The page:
This e-bulletin includes short summaries of the following recent developments. Please contact us if you would like more information.

  1. Statutory holiday: employees unable to take holiday due to sick leave can carry it over into a new year without express request

Where an employee is unable or unwilling to take their EU-derived entitlement to 4 weeks' statutory holiday in the current holiday year due to being on sick leave, an employer must allow the employee to carry over this leave into a new holiday year even if the employee has not expressly requested this.

Upholding the EAT ruling in Larner, the Court of Appeal decided that an employee who had been on sick leave for the whole holiday year and until her dismissal in the following year was entitled to carry over the earlier year's entitlement and receive pay in lieu on termination.

There is no right to carry over in the express provisions of the Working Time Regulations.  However, public sector workers can rely directly on EU law to this effect.  The Court of Appeal ruled that private sector workers have the same rights because the necessary words can be read into the UK regulations. (NHS Leeds v Larner, CA)

This decision resolves the conflict with the EAT ruling in Fraser v South West London St George’s Mental Health Trust, which suggested that employees had to expressly request carry over, but there are still unanswered questions:

  • Is the employee entitled to pay in lieu of holiday carried over from a previous year due to sick leave where the employee has returned to work prior to dismissal in the second year and therefore had an opportunity to take the holiday?  This was the situation in Fraser, and was the basis on which the Court of Appeal distinguished that case from Larner.  It is unclear whether the Court considered that Fraser was wrongly decided on its facts, but the wording which the Court suggested could be read into the UK regulations would not exclude the right to payment in lieu in this situation.
  • Can employers impose a cut off by which carried over holiday must be used (assuming the employee is not on sick leave)?  ECJ case law suggests that this may be possible provided the period is substantial (over 12 months).  The Government is due to announce amendments to the UK regulations to deal with carryover; hopefully the cut off issue will be addressed.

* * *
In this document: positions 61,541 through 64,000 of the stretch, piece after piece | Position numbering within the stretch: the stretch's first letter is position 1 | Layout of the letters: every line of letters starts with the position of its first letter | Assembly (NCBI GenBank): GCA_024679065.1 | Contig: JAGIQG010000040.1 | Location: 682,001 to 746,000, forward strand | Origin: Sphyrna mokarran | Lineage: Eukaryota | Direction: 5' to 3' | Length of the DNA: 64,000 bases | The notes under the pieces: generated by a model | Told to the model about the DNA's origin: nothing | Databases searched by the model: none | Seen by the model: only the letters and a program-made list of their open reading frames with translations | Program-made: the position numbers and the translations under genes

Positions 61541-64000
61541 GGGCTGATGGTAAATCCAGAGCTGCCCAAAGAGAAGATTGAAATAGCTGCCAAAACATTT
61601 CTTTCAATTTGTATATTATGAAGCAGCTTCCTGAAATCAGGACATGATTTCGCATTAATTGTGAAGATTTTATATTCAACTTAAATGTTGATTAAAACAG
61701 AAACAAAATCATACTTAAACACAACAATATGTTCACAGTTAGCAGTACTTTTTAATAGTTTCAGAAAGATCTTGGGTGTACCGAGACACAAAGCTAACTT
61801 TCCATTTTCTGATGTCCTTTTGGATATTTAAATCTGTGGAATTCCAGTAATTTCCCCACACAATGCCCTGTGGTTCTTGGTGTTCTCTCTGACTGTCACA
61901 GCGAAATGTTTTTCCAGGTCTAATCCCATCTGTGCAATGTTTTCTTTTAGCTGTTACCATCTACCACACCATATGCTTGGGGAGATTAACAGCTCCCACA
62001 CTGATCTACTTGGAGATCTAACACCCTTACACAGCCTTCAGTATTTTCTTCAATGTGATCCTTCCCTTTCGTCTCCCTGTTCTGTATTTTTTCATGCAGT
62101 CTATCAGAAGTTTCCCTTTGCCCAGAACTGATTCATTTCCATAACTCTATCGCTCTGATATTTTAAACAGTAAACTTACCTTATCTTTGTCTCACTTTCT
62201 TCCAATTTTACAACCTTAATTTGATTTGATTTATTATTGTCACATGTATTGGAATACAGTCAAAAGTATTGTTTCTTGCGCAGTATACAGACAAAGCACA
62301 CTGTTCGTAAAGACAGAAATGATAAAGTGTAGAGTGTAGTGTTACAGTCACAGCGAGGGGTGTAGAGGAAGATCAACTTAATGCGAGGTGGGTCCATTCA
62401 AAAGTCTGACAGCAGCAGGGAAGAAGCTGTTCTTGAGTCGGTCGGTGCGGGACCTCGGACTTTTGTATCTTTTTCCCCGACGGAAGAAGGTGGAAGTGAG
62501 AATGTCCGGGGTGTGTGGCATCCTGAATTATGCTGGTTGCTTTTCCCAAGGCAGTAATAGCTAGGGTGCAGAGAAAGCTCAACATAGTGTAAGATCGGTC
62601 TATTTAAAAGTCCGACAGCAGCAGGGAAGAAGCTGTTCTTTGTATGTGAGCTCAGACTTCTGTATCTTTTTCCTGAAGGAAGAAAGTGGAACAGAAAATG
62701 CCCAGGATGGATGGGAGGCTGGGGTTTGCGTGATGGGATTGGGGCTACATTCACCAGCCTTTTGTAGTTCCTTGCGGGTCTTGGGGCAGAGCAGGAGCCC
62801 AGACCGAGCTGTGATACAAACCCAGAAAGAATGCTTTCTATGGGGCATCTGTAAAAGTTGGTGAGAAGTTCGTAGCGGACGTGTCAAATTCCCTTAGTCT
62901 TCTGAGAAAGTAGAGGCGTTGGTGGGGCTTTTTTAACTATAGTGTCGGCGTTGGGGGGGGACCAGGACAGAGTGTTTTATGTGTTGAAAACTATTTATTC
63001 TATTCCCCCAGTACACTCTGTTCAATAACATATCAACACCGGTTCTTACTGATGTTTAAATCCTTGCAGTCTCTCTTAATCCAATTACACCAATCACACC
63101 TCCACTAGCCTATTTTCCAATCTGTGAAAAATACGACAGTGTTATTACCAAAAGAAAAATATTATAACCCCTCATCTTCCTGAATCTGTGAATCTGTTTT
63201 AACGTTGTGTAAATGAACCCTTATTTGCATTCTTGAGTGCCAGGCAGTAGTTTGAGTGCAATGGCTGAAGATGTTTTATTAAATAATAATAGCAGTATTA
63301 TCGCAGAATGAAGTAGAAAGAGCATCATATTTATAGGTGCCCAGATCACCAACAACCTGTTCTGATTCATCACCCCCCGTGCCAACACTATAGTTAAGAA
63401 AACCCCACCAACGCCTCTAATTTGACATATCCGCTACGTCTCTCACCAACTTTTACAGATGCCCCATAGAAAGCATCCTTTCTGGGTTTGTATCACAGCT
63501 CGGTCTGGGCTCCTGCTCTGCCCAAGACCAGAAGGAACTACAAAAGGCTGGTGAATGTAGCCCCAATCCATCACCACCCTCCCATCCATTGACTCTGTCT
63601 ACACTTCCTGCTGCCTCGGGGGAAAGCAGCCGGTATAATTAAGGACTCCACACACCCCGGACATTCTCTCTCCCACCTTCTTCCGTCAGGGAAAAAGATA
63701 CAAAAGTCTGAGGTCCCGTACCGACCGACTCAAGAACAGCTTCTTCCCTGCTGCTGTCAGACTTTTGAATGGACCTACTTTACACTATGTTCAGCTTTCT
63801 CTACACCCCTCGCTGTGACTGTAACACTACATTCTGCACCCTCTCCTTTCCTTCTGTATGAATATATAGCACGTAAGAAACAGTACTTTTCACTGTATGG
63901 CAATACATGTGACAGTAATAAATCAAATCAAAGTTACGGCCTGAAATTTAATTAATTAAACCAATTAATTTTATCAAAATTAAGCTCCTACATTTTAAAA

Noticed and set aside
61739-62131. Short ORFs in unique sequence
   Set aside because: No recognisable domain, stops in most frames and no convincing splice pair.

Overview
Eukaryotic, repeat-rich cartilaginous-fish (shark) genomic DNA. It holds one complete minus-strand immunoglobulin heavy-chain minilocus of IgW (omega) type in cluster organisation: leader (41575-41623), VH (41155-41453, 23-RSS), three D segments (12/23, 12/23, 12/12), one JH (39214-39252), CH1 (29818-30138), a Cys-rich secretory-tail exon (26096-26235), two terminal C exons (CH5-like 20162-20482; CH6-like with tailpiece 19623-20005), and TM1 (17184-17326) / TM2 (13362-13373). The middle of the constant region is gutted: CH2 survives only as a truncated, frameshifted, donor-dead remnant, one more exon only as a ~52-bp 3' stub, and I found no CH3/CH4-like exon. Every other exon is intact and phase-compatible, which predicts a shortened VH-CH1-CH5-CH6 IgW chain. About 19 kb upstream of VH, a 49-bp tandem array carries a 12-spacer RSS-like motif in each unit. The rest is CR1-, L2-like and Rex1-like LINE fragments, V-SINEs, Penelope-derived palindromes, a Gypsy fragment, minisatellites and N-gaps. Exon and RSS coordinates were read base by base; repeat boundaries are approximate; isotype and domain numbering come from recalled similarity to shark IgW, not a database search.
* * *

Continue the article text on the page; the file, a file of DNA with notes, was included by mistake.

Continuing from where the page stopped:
• Is the additional 1.6 days' statutory holiday provided under UK law to be treated in the same way as the 4 week entitlement? Again ECJ caselaw suggests that different rules can apply.  The Government's original proposal was to limit carryover rights to the 4 week entitlement.  
  1. Dismissal compensation: employers can be liable for value of death in service benefit payout where employee dies shortly after dismissal

Compensation for unfair and discriminatory dismissal can include the value of a death in service benefit, as this is a loss suffered by the employee notwithstanding the fact that the proceeds will go to the beneficiaries he designates, rather than him.

Although normally the value of this benefit would be the cost of the insurance premium to provide the same level of cover, in this case that value was the full death in service payout given that the employee had died shortly after dismissal. (Fox v British Airways, EAT)    

  1. Redundancy: continued confusion over whether reduction in total hours, rather than total employees, qualifies

Last month we reported an EAT ruling (Packman) that a reduction in total employee hours needed, ie in full-time equivalent employees, could be a redundancy situation entitling a dismissed employee to claim a statutory redundancy payment. Hot on its heels is a decision of the Scottish EAT this month apparently taking the opposite approach and concluding that a reduction in the number of individual employees is necessary. (Welch v The Taxi Owners Association, EATS)

However, the claimant in the latest case did not actually claim statutory redundancy pay;  instead the EAT found that she was really claiming that she ought to have been made redundant and was unfairly constructively dismissed because she was not.  In our view Packman is to be preferred.